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Die Apps, Die

All I want to do is kill a bunch of apps I never use off of my phone. But Apple won’t let me.

I have something of a clutter problem. On my phone. I have a bunch of apps that I want to get rid of, but I can’t. Because they’re made by Apple.

All in all, the changes to the App Store and iOS app ecosystem over the last three years or so have made things simpler (or better) but there’s one way Apple won’t allow users to simplify their own phones: deleting or hiding stock apps.

It used to be that apps better than Apple’s stock apps for things — mail, music, notes — didn’t exist. Partly because it took developers a while to make better apps, partly because App Store guidelines were architected in a way that it was hard by design to, say, build a better mail application than Mail.app. (Or simply not allowed at all.) But that’s not the case anymore: I don’t need Mail, Weather, Notes, Music, Stocks or Newsstand because I’ve got Sparrow, Shine, Simplenote, Rdio, I don’t care about stocks and WTF Newsstand. But I can’t delete them. (And I can’t even hide Newsstand inside another folder, so it’s just hanging out, being ugly.) So they just sit there, taking up space on my phone, icons littering my very neat grid of otherwise carefully curated apps.

There’s a rationale for not allowing users to hide or delete stock apps — the dad who accidentally deletes Mail.app and thinks he’ll never be able to get email EVER AGAIN. But this seems easy enough to solve: Make the ability to delete or hide stock apps a toggle buried deep down in settings, with a very explicit warning that requires a double confirmation. Then allow users to restore apps by connecting to iTunes or even putting the apps in a special section of the App Store, sort of like what Google does with core Android apps (which also allows those apps to get updates more frequently than the overall OS). The tricky part, at least with Mail, is integration with system services: If you want to mail a link from Safari or a picture from Photos, iOS pulls up Mail, so there’d need to be a way to plug in Sparrow in order to completely replace Mail. But I could live with Mail remaining as a system service, just not on my homescreen.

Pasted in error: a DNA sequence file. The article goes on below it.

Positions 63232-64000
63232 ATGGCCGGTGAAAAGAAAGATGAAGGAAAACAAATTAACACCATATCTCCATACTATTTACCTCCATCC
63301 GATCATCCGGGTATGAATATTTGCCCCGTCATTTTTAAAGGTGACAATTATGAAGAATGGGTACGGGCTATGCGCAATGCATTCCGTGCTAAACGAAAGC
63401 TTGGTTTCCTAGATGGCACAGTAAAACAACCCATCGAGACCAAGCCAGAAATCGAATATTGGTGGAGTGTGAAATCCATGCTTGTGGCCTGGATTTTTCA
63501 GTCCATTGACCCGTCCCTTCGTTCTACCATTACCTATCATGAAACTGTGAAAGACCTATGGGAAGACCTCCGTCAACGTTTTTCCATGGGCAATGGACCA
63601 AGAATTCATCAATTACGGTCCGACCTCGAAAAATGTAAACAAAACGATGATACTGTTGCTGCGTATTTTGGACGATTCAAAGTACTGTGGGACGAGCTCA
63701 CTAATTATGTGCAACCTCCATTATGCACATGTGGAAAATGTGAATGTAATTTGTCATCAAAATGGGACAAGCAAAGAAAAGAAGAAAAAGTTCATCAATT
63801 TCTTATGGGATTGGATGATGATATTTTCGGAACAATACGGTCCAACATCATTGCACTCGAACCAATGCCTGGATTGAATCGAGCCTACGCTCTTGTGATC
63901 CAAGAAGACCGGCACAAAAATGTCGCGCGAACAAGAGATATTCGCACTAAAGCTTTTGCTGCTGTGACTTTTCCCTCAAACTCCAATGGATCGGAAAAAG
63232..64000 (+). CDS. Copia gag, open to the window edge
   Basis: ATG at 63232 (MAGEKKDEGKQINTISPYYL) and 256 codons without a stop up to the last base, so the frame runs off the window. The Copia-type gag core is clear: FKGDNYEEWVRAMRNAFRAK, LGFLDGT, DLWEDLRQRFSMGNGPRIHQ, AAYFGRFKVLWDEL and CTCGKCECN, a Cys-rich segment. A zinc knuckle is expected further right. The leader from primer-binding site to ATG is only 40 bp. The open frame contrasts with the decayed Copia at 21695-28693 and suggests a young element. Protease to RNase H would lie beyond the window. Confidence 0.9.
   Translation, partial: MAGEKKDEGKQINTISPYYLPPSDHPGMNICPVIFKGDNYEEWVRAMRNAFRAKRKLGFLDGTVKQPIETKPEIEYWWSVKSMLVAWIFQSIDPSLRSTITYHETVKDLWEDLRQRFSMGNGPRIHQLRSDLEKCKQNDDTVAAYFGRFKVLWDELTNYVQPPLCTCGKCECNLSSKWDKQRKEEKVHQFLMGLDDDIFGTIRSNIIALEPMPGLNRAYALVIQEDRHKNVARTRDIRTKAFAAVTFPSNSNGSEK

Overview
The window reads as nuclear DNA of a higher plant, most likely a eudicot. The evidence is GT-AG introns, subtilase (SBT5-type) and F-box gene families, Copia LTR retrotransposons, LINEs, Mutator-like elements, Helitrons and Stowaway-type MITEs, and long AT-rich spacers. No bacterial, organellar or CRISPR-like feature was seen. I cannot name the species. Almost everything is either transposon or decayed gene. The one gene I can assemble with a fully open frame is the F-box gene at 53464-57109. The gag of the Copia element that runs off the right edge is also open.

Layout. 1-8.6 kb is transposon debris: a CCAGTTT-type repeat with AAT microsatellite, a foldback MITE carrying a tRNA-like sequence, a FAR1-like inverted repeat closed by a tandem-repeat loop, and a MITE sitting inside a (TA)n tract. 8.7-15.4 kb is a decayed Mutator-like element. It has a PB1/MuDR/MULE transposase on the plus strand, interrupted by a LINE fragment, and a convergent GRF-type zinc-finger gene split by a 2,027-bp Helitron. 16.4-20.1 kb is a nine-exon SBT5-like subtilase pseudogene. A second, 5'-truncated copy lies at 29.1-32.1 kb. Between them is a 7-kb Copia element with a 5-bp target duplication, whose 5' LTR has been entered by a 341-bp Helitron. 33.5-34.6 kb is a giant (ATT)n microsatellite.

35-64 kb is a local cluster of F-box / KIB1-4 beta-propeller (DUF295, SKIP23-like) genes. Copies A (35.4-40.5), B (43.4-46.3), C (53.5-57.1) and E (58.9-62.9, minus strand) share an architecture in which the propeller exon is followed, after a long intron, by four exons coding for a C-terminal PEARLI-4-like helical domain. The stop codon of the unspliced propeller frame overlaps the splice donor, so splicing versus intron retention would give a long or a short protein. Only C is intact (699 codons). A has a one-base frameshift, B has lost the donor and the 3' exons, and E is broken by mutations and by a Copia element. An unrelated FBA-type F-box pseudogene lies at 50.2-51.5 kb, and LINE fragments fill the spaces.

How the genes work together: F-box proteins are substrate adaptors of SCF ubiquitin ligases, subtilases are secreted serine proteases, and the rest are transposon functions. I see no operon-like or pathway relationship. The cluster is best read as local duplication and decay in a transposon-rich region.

Same for Newsstand. Downloading magazines in the background is a super useful system service! But for the love of all things beautiful and right, there has to be a way to get rid of this. Reasonable, right? That’s all I want. (Oh, there is one other thing. A legitimate way to retrieve old versions of apps. But that’s another post.)

So, just two tiny things I want from my apps: The ability to kill them forever, and the ability to bring dead ones back to life. No bigs.

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